I feel it's important to have a code and live by it. I'm not too concerned what your particular code is, as long as you have one and stick to it I can respect that. That is obviously the short answer.
My personal code generally amounts to doing as little harm as possible and doing good whenever possible. I feel there are small moments in almost every day where you can make a difference. This may be as small as waiting twenty seconds to hold a door because you see a disabled person approaching. It all counts. If you can avoid doing harm then small acts of goodness push you increasingly further into the plus column.
When buying something I will drop my loose change into a charity collection box if one is available. I don't go out of my way to donate or donate in large amounts. But my feeling is that if everyone did small acts of goodness whenever possible and tried to avoid doing anything harmful the world would be a much better place.
Perhaps surprisingly good manners feature prominently in my code.
I enjoy surprising strangers with random acts of kindness. I feel that a small gesture from me could improve their whole day and could result in a pay it forward kind of scenario.
Sadly I tend to hide my more generous qualities from my friends and family. I think many of them would associate kindness with weakness.
I do not believe in any kind of god yet I feel my lack of religion strengthens my own personal morality. I believe there is no point to existence and that life is essentially painful and meaningless. I don't wan't to make that situation any worse. We're all in this together so let's make the best of it.
I hate to take the discussion somewhere else and disagree with all of you, but I feel like the entire issue of "How seriously do you take morals" needs to be recast.
The real question here is not how seriously you take the concept of morals, which has roots in the law and branches in social relativism, but rather "How tightly do you hold to your own moral code, and what elements does that consist of?"
It's not a big difference, true, but it sort of allows me to disrupt the original question and bring about the topic I wanted to discuss.
I feel like morals are binding - or 'taken seriously' - to the extent that a presence of outside stress is acting on the individual. It's actually a fairly simple concept, but I doubt you'd find someone who would inherently be prepared to commit assault (battery in some places). Add some pressure in the form of peer pressure, economic duress, or emotional pain, and you get a far different outcome.
Friends eat friends when a plane crashes in the Andes. Doting husbands murder their wives when they find them with a lover. Girls will give it up when their thoughts and emotions are twisted into a confused mess. Soldiers prepare to kill for duty. Someone wrapped in the cocoonlike haze of their easy lifestyle reaches out for something and takes it. Employees bend the rules a little because the boss needs it done today.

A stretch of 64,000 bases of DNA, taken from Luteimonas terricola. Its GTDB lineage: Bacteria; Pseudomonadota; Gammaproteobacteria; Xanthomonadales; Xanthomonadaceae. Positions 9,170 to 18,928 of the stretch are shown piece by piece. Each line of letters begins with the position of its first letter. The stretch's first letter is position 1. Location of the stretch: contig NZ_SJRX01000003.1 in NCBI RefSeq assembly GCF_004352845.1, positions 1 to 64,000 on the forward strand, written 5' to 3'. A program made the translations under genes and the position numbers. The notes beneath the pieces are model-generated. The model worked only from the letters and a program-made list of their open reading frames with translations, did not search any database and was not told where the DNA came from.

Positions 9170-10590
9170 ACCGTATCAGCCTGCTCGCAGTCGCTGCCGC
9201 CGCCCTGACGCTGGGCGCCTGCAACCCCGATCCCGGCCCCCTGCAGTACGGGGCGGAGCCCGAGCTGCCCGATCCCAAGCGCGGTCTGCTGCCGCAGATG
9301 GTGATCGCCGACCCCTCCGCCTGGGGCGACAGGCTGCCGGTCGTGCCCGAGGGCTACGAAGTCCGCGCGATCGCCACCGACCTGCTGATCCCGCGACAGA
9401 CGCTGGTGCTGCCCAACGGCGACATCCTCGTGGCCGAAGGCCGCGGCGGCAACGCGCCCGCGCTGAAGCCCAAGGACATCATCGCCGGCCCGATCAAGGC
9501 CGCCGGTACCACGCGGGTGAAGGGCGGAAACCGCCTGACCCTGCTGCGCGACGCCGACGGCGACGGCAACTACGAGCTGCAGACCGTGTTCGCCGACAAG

And so on down.
It's hard to imagine where exactly your own actions will stop as if they'd hit a wall. You've robbed her and knocked her unconscious - why not have your way? There's a knife in your hand and an intruder in your house. You come face to face with the woman your father shattered a family for and she looks straight past you.
Is there a nugget of absolute will that will always refuse to bend for a moral code? In dealing with the absolute, I'd have to venture a no. It isn't a statement on under what conditions people will cross a line - just that given sufficient cause, you can see all those lines disappear.
Fact - There is a 420% higher chance of your date being willing to slip you a drug to increase the chances of sex when they are aroused. This marks an increase from 5% to 26%. There is a 125% higher chance that someone will keep trying to have sex after their date says "no" if they answer the question while turned on. That's 45% up from 20%. (Source - a survey result in Dan Ariely's Predictably Irrational, 2009 edition).
I'm not necessarily saying that a Leviathan-like war of all against all is necessary to truly test our moral mettle. I'm just saying that we can't make informed judgments on what we will and won't do while coolly reflecting in front of a computer screen.
Perhaps not, but we can decide what we believe we should do. There is still value in this. You must be more likely to do the "right" thing in any given situation if you've ever given serious thought to what you believe the right thing is. If you're considering the idea for the first time while in the heat of the moment it's got to be more likely you'll do something you'll regret later. Especially if something like peer pressure is involved. Right?
Originally Posted by T-6005
I'm not sure. Morals and punishment are as much societal as they are personal.
Peer pressure is inherent in the act of living socially - in normativity. It's only challenged or subverted when breaking the rules.
In any case - deciding what you believe is right is as much a product of your environment as it is a product of your reflection. Almost certainly much more.